Much of the film was based on old information; filming started in 2013. Originally, we were told by the producers that they were doing a documentary emphasizing the creative side of making museum exhibits. Despite assurances to the contrary, the producers created a heavily biased, error-filled film designed to sway viewers to a specific conclusion and does not rise to the level of a real documentary. In December 2016, a controversial filmmaker joined the project and helped fund it, taking it into a decidedly mocking direction. Subsequently, we revoked their media access and declined any future interviews.
I have not had a chance to see the film so cannot comment on Ham's accusations here.  Ham remarks in his opinion piece that it made perfect sense to the city to sell the land that the Ark Encounter sits on to Ham and company (Ark Encounter, LLC).  Oddly missing from Ham's piece, however is that the state of Kentucky rescinded $18 million dollars of tax incentives and that, three days later, Ham sold the land back to his non-profit entity, Crosswater Canyon, for $10.  Suspicion was that this sale was to get out of paying $700,000 in taxes.  Peter J. Reilly, of Forbes Magazine, suggested that this was not nearly as nefarious as it sounded, however, but was simply clumsy and unethical.

Expect more fireworks from this.  

Sunday, March 01, 2020

Neandertal/Denisovan Ancestors Interbred With Unknown Hominin

As if the tangle of early archaic Homo sapiens relationships couldn't get any more confusing, evidence has now surfaced that the ancestors of both the Neandertals and Denisovans interbred with a hominin only known from its DNA signature.  From the University of Utah, through Science Daily:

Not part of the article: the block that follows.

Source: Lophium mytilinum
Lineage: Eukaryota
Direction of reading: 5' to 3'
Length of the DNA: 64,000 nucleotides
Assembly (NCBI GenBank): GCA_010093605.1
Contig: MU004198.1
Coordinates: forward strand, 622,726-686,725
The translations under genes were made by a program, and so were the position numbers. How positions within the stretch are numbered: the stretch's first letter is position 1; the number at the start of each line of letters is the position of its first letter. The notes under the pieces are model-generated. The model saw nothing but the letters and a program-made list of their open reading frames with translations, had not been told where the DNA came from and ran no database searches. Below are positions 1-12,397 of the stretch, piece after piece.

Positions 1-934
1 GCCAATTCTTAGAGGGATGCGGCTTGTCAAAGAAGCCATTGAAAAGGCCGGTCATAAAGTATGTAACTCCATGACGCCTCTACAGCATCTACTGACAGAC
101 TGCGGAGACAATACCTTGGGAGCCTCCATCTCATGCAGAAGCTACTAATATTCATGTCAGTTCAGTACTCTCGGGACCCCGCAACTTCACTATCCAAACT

For three years, anthropologist Alan Rogers has attempted to solve an evolutionary puzzle. His research untangles millions of years of human evolution by analyzing DNA strands from ancient human species known as hominins. Like many evolutionary geneticists, Rogers compares hominin genomes looking for genetic patterns such as mutations and shared genes. He develops statistical methods that infer the history of ancient human populations.
According to the article, Rogers performed a study that argued that Neandertals and Denisovans separated earlier than has previously been suggested but that his evidence for this was thin.
The new study has solved that puzzle and in doing so, it has documented the earliest known interbreeding event between ancient human populations -- a group known as the "super-archaics" in Eurasia interbred with a Neanderthal-Denisovan ancestor about 700,000 years ago. The event was between two populations that were more distantly related than any other recorded. The authors also proposed a revised timeline for human migration out of Africa and into Eurasia. The method for analyzing ancient DNA provides a new way to look farther back into the human lineage than ever before.

"We've never known about this episode of interbreeding and we've never been able to estimate the size of the super-archaic population," said Rogers, lead author of the study. "We're just shedding light on an interval on human evolutionary history that was previously completely dark."
According the Rogers, the DNA evidence puts the final nail in the coffin of the complete Out-of-Africa replacement model of modern human origins:
The researchers also proposed there were three waves of human migration into Eurasia. The first was two million years ago when the super-archaics migrated into Eurasia and expanded into a large population. Then 700,000 years ago, Neanderthal-Denisovan ancestors migrated into Eurasia and quickly interbred with the descendants of the super-archaics. Finally, modern humans expanded to Eurasia 50,000 years ago where we know they interbred with other ancient humans, including with the Neanderthals.
This was likely something like Homo antecessor.  As is also true with the Chinese evidence, this evidence suggests that throughout human evolutionary history, there has never/rarely been a time when these groups of archaic and early modern Homo sapiens could not/did not interbreed. As J. Lawrence Angel once said “When two groups of people meet, they may fight, but they will always mate.”

The Science Advances article is open access.